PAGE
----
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Reprogramming Predators

Imagine if we were to stumble upon an alien civilisation whose inhabitants are animated entirely by gradients of cerebral bliss. Should we try to persuade them to revert to the biology of pain and suffering of their ancestors? What exactly are they missing? And more to the point, what are we missing?

We investigate alien dietary practices. We discover they lack a food industry based on factory farming and industrialized killing. Instead, they dine on a delicious variety of cruelty-free cultured meat products. What arguments might we use to persuade them that in vitro meat is unnatural? How might we persuade them to revert to exploiting live animals?

Perhaps we visit their wildlife parks - elegantly bioengineered ecosystems where less sophisticated sentients live in harmony with each other. Should we urge the park guardians to scrap immunocontraception, undo centuries of domestication, and re-introduce suffering and predation? ["rewilding"] Wouldn't it be fun to watch animals hunting, asphyxiating, poisoning and disemboweling each other like their ancestors? Or instead might the creatures in need of uplifting be us?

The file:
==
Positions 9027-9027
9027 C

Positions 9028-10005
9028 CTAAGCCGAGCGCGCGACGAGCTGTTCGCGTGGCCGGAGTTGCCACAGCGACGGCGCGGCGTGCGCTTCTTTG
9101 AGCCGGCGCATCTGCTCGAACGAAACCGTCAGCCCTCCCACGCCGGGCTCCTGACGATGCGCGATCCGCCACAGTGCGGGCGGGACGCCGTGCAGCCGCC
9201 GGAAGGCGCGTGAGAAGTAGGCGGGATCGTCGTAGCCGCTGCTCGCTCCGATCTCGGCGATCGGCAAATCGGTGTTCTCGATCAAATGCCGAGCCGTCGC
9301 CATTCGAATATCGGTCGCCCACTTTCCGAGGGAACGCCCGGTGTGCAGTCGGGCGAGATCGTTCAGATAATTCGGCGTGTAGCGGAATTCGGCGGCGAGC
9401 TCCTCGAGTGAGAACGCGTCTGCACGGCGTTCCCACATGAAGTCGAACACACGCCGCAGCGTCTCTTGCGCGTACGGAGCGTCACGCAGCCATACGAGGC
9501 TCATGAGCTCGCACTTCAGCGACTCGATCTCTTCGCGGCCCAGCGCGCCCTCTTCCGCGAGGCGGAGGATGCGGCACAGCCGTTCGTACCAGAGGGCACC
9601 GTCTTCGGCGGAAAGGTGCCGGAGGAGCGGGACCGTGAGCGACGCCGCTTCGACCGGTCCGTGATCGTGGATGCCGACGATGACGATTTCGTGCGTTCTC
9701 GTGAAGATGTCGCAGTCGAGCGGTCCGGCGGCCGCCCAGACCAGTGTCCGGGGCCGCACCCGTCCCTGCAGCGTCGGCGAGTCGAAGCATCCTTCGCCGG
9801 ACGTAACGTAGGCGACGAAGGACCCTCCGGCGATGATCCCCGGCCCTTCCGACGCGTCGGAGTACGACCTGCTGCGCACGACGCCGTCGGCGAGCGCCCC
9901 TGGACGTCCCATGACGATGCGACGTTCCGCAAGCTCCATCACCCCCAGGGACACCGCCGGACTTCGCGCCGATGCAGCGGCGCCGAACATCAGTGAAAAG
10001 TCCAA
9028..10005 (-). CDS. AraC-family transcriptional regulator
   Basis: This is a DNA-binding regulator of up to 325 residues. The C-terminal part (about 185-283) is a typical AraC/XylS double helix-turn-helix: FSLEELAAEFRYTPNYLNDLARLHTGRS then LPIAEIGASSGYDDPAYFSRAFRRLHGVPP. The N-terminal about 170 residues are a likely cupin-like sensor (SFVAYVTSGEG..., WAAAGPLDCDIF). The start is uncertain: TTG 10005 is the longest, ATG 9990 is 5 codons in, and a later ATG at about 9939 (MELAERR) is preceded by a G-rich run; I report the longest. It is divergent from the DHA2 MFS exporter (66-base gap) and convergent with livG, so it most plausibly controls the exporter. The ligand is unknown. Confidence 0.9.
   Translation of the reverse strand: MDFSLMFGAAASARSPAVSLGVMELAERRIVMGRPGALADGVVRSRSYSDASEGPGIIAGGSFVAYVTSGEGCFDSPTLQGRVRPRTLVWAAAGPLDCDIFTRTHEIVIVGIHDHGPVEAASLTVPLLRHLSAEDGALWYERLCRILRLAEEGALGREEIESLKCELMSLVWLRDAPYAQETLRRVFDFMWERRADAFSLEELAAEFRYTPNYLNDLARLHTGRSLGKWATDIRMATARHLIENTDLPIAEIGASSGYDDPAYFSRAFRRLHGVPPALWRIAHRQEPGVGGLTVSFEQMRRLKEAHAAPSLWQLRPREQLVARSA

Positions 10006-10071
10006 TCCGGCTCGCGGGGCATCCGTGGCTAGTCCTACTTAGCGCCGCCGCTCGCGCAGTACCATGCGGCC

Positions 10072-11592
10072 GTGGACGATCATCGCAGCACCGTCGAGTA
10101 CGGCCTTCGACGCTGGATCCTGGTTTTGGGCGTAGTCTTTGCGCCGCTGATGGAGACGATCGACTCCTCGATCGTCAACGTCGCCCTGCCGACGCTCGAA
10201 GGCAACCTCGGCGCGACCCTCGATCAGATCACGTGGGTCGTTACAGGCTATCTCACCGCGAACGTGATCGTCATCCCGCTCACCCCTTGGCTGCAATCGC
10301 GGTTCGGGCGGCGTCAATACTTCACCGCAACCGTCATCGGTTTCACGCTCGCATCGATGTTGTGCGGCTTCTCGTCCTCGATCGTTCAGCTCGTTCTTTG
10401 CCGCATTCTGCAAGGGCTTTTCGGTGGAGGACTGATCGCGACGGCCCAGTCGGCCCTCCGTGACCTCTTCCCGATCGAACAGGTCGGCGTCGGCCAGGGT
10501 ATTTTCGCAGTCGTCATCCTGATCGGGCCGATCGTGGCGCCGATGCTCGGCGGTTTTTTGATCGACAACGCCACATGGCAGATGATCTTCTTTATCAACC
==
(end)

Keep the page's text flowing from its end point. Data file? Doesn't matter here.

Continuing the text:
Such a thought-experiment might seem fanciful. But the sci-fi scenario serves to undercut our normal status quo bias. Today, the prospect of a posthuman civilisation founded on the well-being of all sentience can sound like utopian dreaming. But it's both technically feasible and morally urgent.

Reprogramming Predators

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